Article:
Teacher Teaching Maths To Elementary School Pupils

I watched a maths lesson yesterday at ICE.

It involved some pretty difficult 2/3 step problems based around our SPACE theme and Kelli commented quietly to me that we might need some easier examples for some of the children.

I suggested to Kelli that I put together some easier options and she observed for a while and wisely chose the harder option- to help the kids struggle and overcome.

She didn’t just teach them about maths with 2-3 processes- she taught them resilience and determination. Kelli taught them the value of collaboration and that we can All excel when we throw our hearts over the bar.

The children were so proud of themselves and we were all left feeling we had struggled together and WON- a great feeling for teachers AND children!

Well done Kelli- that is MASTER TEACHING!!! A few attitudes were changed and who knows- maybe some career options opened up?

FIND THE FUN by Kelli Gander, Guest Blogger

Find The Fun

You can’t argue wPreschool childrenith Mary Poppins, who we all know is ‘practically perfect in every-way’ and there is more than one lesson to be learned from the timeless tale she has to tell. This one, for me as an educator, is the most important of all.
In every job that must be done
There is an element of fun
you find the fun and snap!
The job’s a game
This has become my teaching mantra and I endeavor to ‘find the fun’ in every lesson that I teach. Imagine if kids got excited about the times tables, eager about spelling, enthusiastic about parts of speech! Learning does not have to equal boring, we just have to find the fun for our students.
How do we do this? The same way that Mary Poppins did, with a game! Games not only provide the hands on experience that children need to be effective learners but also makes even the most boring concept a whole lot more exciting.
A simple pack of cards becomes a speed game to make number bonds to 10 or a spirited competition to multiply the face values. Older children use them to learn about adding, subtracting, regrouping and multiplying. Younger children use them to sort, match, do shape work and learn 1-1 correspondence. Games do not need to cost you money either, there are so many fantastic sites where enthusiastic and dedicated teachers post and share their amazing, free ideas, on how to create that ‘element of fun’.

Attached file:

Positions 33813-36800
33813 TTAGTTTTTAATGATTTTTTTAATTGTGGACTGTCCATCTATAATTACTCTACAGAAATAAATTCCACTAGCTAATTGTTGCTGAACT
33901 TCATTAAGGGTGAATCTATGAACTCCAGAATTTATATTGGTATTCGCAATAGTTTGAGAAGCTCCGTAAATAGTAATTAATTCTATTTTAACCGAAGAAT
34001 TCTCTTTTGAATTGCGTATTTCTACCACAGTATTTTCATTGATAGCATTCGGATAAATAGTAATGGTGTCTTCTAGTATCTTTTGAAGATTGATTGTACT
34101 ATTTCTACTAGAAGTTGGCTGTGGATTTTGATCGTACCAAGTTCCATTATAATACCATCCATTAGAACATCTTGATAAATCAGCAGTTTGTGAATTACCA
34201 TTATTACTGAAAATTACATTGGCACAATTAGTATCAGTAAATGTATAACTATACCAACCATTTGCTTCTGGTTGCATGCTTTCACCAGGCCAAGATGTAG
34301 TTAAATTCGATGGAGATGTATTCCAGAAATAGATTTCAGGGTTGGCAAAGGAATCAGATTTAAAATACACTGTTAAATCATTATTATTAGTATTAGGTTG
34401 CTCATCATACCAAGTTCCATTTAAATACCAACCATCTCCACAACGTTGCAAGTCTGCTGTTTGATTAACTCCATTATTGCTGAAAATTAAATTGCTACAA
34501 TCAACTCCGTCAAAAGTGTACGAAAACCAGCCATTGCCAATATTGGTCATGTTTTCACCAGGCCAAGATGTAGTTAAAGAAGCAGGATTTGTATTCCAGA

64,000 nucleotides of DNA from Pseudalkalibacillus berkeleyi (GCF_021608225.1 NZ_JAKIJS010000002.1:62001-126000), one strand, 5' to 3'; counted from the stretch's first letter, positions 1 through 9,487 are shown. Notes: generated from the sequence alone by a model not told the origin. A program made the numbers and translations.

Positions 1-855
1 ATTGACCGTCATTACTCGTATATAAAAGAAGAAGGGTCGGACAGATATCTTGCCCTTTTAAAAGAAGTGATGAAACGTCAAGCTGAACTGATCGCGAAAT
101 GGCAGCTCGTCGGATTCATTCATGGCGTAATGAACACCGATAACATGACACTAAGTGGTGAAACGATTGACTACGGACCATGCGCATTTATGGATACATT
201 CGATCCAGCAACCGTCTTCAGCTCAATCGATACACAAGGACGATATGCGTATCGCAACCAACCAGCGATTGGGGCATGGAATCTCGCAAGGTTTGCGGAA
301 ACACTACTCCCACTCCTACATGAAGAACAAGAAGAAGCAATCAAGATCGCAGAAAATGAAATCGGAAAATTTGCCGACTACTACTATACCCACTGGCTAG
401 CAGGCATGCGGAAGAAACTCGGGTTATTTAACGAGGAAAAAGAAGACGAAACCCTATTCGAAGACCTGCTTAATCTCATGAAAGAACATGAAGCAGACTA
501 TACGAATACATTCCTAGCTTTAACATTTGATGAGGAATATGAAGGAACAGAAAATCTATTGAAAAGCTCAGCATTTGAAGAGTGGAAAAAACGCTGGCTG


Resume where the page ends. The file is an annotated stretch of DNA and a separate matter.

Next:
A treasure map is a perfect way to teach children about prepositions. Lego is an awesome way to learn about volume and measurement and you would not believe what can be done with a paper plate in terms of fractions and equivalent fractions!
We often do this naturally with younger children but our older ones do not outgrow this need for ‘fun’. In actual fact, the sometimes dry topics that are curriculum essentials, would receive much greater benefit from applying a ‘games based’ approach.
So step away from that smart board. Put down those worksheets and open your mind to games. We know it worked for Huckleberry Finn, when he managed to cleverly persuade his friends to trade him small treasures for the privilege of doing his work! Just find that element of fun and snap! The job’s a game.

I am bilingual, I can speak Maths! from Kelli Gander, Guest Blogger

I am bilingual, I can speak Maths.
photo (17)Not many of us master a second language especially at just two or three years of age but this is exactly what we ask of our children when we introduce maths without a good, hands on, interactive program.
Like a jumble of ancient hieroglyphics or complicated Japanese Kanji, those lines on a page hold little meaning for the beginner and we need to decode and demystify them by linking them to all other aspects of their learning.